State roundup for May 5


Death penalty case continues

HONOLULU (AP) — Jury duty is far from over for the jurors who sat through more than a month of testimony to convict a former Hawaii-based soldier of murder in the death of his 5-year-old daughter.

They have begun hearing more testimony on whether Naeem Williams is eligible for a death sentence. This process is unfamiliar in Hawaii, where capital punishment was abolished in 1957.

But the death penalty is still possible in federal cases, and Williams is being tried in federal court because the 2005 beating death of his daughter Talia occurred on military property.

Part of the prosecution’s burden is to prove the crime was so heinous that a death sentence is warranted, said Richard Dieter, executive director of the Death Penalty Information Center in Washington, D.C.

“This is a question about whether he’s also guilty of a capital murder, of a death-eligible murder,” he said.

The prosecution needs to prove there’s at least one so-called aggravating factor that makes this murder especially heinous. In his opening statement for the penalty phase of the case, Assistant U.S. Attorney Darren Ching alluded to Talia’s age and vulnerability in highlighting the terrible nature of her death.

The defense is presenting what it views as mitigating factors, arguing Williams shouldn’t be sentenced to death because of his low IQ. Mental health experts have been testifying this week about his low level of intelligence, using test scores to make their case.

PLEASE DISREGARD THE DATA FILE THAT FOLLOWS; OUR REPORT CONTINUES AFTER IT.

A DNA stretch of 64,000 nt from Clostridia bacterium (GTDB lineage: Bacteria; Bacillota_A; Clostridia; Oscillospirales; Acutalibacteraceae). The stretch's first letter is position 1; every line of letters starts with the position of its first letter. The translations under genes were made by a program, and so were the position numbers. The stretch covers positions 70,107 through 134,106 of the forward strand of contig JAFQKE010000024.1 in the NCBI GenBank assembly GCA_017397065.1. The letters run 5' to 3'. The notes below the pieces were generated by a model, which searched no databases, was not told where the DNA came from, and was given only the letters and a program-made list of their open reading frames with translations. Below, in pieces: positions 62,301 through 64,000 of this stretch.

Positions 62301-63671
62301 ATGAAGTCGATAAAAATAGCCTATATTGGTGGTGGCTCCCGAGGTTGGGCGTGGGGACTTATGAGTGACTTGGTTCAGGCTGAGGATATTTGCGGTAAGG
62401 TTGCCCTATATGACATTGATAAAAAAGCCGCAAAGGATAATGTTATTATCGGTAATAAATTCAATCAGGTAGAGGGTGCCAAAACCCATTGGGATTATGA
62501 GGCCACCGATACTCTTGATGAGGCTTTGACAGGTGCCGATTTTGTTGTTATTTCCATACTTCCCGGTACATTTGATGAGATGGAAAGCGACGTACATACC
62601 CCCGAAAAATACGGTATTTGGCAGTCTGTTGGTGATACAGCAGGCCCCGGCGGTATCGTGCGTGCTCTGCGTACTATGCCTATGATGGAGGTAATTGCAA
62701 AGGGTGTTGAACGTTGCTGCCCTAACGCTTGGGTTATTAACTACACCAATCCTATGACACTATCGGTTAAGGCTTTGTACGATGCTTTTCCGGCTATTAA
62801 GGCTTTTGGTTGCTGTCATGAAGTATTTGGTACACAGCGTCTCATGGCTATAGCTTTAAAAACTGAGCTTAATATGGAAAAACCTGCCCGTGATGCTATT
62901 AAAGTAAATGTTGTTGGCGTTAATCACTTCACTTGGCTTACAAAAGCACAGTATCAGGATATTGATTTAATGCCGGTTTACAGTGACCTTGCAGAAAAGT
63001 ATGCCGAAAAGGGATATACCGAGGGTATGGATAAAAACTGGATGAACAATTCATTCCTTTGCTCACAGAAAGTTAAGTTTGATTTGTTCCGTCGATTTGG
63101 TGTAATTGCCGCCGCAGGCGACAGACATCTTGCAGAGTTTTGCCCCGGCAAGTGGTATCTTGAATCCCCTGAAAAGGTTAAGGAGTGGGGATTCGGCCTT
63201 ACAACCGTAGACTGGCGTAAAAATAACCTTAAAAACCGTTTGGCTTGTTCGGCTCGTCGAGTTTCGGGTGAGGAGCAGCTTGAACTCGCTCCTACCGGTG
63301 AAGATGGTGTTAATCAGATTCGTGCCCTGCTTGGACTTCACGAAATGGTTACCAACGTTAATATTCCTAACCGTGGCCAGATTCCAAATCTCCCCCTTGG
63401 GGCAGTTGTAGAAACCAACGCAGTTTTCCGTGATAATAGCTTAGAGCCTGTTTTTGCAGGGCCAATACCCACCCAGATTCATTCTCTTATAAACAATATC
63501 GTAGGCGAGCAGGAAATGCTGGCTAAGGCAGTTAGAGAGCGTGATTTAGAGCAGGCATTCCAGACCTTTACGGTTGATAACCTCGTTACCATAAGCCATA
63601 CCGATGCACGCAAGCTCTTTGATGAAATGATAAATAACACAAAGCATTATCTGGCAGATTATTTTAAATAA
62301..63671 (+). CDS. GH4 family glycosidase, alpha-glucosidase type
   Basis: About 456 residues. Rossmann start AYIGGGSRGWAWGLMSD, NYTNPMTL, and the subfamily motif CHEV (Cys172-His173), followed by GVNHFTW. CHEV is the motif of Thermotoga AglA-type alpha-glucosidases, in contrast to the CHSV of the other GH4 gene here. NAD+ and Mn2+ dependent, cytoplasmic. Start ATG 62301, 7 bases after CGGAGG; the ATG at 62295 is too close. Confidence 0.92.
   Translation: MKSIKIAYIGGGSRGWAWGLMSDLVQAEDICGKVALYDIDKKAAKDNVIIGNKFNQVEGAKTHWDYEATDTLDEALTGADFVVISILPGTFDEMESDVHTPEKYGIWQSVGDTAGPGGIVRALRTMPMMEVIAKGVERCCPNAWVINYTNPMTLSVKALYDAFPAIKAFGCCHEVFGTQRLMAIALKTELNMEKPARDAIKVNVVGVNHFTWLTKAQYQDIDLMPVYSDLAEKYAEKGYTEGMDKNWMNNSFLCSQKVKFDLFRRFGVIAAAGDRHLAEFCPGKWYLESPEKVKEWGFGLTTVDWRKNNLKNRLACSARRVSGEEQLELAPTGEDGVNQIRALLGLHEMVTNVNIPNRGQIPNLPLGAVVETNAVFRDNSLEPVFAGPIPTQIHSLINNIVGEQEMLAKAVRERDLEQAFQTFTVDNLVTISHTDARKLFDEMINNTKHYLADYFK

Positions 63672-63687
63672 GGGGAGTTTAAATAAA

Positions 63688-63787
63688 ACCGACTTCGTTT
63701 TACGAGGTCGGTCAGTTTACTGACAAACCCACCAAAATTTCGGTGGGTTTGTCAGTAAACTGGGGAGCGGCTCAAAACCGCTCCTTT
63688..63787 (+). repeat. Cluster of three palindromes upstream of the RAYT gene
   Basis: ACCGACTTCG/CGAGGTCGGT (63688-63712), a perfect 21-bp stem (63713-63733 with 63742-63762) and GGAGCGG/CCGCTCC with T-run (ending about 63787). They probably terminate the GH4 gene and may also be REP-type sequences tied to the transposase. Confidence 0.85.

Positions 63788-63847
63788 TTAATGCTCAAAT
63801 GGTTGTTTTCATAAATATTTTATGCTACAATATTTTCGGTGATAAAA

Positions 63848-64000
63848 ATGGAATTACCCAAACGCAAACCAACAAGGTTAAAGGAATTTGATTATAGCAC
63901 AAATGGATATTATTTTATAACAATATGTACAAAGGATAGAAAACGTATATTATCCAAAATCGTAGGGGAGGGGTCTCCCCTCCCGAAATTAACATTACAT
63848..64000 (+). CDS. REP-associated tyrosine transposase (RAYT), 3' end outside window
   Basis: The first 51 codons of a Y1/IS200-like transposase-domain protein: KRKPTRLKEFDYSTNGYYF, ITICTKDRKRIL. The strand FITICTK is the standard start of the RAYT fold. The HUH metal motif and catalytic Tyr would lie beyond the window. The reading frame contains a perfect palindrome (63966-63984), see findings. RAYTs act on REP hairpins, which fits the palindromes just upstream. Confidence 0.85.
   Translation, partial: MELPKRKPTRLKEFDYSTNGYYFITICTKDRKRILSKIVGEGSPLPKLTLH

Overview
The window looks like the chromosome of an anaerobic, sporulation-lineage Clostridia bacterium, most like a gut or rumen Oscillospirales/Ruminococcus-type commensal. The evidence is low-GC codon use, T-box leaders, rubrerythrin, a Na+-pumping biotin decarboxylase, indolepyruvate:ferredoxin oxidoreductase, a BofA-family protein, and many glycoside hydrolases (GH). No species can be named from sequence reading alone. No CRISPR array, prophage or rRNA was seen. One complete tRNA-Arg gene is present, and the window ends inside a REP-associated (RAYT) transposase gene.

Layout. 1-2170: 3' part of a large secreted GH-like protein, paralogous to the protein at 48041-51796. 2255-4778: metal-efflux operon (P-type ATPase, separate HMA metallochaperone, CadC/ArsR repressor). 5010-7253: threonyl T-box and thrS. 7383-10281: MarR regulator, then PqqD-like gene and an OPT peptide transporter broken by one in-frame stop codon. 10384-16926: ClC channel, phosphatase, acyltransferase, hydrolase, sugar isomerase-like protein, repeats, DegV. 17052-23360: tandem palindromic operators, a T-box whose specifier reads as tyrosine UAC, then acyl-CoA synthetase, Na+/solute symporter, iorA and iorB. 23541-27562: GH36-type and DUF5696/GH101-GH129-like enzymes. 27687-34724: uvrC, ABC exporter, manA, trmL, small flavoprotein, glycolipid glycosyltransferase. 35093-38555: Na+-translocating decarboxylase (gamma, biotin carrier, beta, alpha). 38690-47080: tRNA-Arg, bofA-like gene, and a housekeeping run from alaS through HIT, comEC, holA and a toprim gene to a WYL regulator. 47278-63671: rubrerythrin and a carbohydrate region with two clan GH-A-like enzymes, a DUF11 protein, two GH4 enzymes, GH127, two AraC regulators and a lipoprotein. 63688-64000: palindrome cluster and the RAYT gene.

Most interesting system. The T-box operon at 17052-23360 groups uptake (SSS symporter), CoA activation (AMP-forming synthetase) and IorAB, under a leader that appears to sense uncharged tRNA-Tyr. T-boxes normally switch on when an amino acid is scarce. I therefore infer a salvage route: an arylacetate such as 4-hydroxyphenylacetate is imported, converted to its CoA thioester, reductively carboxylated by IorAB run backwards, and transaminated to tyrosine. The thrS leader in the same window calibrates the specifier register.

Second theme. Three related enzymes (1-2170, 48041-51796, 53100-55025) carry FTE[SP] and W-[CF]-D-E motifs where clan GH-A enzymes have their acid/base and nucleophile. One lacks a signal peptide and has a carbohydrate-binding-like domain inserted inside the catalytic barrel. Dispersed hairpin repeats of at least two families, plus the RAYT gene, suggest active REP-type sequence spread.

Hawaiian Elec. seeks bidders

HONOLULU (AP) — Hawaiian Electric is seeking bidders to provide one or more large-scale energy storage systems on Oahu.

The utility says it needs energy storage because wind and solar power generation has grown dramatically. It says energy storage would help it ride through sudden fluctuations in the availability of wind and solar-generated power.

More than 11 percent of Hawaiian Electric customers have solar panels on their homes. Oahu also has several large-scale wind and solar power projects generating electricity.

Hawaiian Electric said Friday the systems should be able to store 60 to 200 megawatts for up to 30 minutes.

The deadline for proposals is July 21.

Bidders must aim to have the energy storage system in service in the first quarter of 2017.

 

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